CDPAP, a New York Medicaid initiative, empowers individuals with disabilities to oversee their own care. Despite its advantages, many families remain unaware that they can receive compensation for tending to children with disabilities, such as autism. Keep reading to explore the merits of the CDPAP program.
What is a CDPAP Caregiver?
CDPAP stands for Consumer Directed Personal Assistance Program, a Medicaid service catering to chronically ill or disabled individuals requiring aid with daily activities. It grants beneficiaries the choice of nominating a family member or friend to serve as a caregiver.
A CDPAP caregiver aids patients with daily tasks like personal hygiene, meal preparation, light household chores, transportation, and can offer skilled nursing services. The patient assumes responsibility for hiring, training, and supervising the caregiver.
Why Might Someone Need a CDPAP Caregiver?
The CDPAP program enables those unable to live independently to receive care at home, negating the necessity of relocating to assisted living facilities. Moreover, they can receive personalized care and emotional support from a trusted individual.
Elderly, chronically ill, and disabled individuals typically require a caregiver if they:
- Are incapable of self-care
- Require assistance with daily activities
- Seek companionship
CDPAP provides an array of benefits over traditional home care services, such as:
- Empowering beneficiaries to select their own caregiver
- Allowing loved ones to offer care while being compensated
- Enhancing home-based care, potentially reducing hospital visits
- Granting patients control over services, schedules, and the ability to terminate agreements as needed
- Requiring no special licensing or certification for caregivers
- Being a Medicaid program, CDPAP services are free for beneficiaries.
Can a Parent Caring for an Autistic Child Qualify as a CDPAP Caregiver?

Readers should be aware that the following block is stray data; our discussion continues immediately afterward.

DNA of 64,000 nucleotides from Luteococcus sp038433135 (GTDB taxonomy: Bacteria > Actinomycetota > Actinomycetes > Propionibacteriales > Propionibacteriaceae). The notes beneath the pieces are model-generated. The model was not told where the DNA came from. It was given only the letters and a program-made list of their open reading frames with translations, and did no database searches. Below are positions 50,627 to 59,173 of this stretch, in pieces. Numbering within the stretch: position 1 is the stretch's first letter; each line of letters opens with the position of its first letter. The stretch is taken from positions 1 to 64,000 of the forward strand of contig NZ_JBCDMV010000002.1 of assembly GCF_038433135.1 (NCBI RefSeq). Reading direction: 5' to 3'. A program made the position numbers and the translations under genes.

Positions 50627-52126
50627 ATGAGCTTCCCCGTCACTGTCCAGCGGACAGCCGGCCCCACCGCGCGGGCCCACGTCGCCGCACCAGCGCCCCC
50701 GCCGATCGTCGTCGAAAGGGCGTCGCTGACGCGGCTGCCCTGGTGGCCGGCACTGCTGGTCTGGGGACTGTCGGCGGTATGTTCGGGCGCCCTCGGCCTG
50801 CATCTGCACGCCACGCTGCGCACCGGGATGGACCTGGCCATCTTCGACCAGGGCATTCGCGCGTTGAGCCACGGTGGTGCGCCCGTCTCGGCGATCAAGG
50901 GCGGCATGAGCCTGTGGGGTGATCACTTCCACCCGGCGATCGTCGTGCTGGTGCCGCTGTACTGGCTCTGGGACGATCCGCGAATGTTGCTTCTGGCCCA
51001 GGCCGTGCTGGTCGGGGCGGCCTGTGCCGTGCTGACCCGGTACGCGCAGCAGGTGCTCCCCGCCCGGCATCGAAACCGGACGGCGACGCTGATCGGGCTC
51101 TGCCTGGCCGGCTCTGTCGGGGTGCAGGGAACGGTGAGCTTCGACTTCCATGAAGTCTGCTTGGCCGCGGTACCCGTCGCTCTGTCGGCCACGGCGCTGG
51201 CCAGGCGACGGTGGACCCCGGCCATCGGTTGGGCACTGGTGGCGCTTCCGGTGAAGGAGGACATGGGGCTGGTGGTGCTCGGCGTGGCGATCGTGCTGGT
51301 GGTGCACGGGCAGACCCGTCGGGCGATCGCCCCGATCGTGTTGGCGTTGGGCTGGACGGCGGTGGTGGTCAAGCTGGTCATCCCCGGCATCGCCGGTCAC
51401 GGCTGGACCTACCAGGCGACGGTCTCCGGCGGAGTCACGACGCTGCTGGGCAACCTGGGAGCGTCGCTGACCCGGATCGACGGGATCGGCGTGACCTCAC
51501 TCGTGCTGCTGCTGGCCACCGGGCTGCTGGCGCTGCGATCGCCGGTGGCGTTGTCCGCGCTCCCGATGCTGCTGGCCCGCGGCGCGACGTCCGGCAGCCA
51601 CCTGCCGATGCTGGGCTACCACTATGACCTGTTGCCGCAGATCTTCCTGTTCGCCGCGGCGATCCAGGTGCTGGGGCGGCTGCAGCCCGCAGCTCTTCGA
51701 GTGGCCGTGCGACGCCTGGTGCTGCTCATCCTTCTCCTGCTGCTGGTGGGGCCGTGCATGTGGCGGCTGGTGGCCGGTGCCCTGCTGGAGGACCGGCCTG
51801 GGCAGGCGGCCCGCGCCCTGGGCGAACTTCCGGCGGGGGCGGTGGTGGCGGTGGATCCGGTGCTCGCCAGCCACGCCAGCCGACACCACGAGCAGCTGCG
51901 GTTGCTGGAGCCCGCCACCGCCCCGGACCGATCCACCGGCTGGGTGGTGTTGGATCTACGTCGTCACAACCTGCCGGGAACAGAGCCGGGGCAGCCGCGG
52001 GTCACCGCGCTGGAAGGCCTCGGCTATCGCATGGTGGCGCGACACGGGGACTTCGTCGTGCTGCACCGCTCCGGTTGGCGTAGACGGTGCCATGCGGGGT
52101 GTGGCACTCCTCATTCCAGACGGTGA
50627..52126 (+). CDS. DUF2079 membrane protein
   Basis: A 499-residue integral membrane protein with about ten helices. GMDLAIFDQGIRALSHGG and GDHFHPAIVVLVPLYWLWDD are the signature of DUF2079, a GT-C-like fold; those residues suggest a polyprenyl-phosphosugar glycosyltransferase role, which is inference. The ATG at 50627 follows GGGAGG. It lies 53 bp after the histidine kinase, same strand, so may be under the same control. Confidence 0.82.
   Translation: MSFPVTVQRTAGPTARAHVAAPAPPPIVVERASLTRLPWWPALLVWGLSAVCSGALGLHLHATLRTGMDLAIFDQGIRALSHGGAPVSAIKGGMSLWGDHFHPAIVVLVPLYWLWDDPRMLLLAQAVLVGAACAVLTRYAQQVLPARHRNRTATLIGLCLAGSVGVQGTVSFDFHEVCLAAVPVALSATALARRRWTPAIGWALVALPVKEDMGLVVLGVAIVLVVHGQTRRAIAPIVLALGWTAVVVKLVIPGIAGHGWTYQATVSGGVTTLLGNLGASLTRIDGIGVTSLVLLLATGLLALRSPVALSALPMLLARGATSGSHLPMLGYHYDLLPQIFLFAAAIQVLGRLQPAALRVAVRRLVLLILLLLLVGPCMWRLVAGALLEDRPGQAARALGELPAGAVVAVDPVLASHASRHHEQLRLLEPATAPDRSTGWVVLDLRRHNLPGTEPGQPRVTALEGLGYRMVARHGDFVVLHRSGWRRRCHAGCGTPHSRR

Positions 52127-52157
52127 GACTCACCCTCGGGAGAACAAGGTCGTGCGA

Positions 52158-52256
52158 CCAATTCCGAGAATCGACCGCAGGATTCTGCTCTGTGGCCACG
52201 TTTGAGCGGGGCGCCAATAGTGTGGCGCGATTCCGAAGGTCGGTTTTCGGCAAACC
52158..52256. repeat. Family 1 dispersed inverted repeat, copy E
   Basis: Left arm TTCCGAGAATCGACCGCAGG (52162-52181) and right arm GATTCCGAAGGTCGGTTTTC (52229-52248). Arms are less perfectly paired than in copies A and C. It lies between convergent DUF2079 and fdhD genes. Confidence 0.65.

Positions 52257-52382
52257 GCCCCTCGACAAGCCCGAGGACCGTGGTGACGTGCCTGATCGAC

Parents can qualify as full-time paid CDPAP caregivers for disabled children aged 21 and above. However, parents of children under 21 cannot act as CDPAP caregivers due to legal guardianship responsibilities.
For parents of autistic children under 21, designating a grandparent or another relative as a CDPAP caregiver or hiring a personal assistant is an option. Parents retain decision-making power regarding qualifications, screening, scheduling assistance, and caregiver training.
If you’re interested in becoming a CDPAP caregiver for your autistic child, follow these steps:
The Process of a Parent Becoming the CDPAP Caregiver for Their Autistic Child
To benefit from CDPAP, your child must be a New York resident with Medicaid or eligibility for it. Here’s what you should do:
- Confirm your child’s Medicaid type
- Different Medicaid plans have varying procedures for CDPAP coordination.
- Managed Care Medicaid involves private insurance coordination for CDPAP.
- Regular Medicaid enrollment is through the New York State Department of Social Services.
- If your child lacks Medicaid but may qualify, contact your local Medicaid office for guidance.
- Note: Medicare doesn’t cover CDPAP, but dual Medicaid-Medicare recipients are eligible.
All applicants, irrespective of their Medicaid plan, undergo assessments for CDPAP eligibility. Two in-home assessments, one from the state and one from the health plan, determine the hours of care, capped at 60 per week, with overtime pay available
Complete required forms. To apply, submit:
- Physician’s order confirming your child’s eligibility for CDPAP.
- PCP Transfer Form, allowing plan transfer if needed.
- Both forms must be completed by a Medicaid-enrolled physician and sent to the local department of social services for evaluation.
- Choose a caregiver
- Upon CDPAP acceptance, select your child’s caregiver.
- Find a fiscal intermediary
- CDPAP mandates the use of fiscal intermediaries contracted by Medicaid. They handle administrative tasks and payments. Local intermediary lists are available for reference.
Who Can Be a CDPAP Caregiver?
- Almost any family member, including siblings, cousins, parents of those over 21, grandparents, and other relatives, can be a CDPAP caregiver.
- Caregivers can also include friends, neighbors, previous in-home aides, or individuals chosen by parents for their child’s home care.
- Beneficiaries can have multiple caregivers
Who Cannot Be a CDPAP Caregiver? The following individuals are restricted from being CDPAP caregivers:
- Legal spouses
- Designated representatives
- Parents or legal guardians of children under 21
CDPAP Caregiver Requirements. To qualify as a CDPAP caregiver, meet these basic criteria:
- Be over 18 years old
- Be a legal New York resident (available in all NY counties)
- Undergo a standard medical exam encompassing drug screening, blood tests, and health checks to ensure physical capability and absence of limitations affecting caregiving abilities.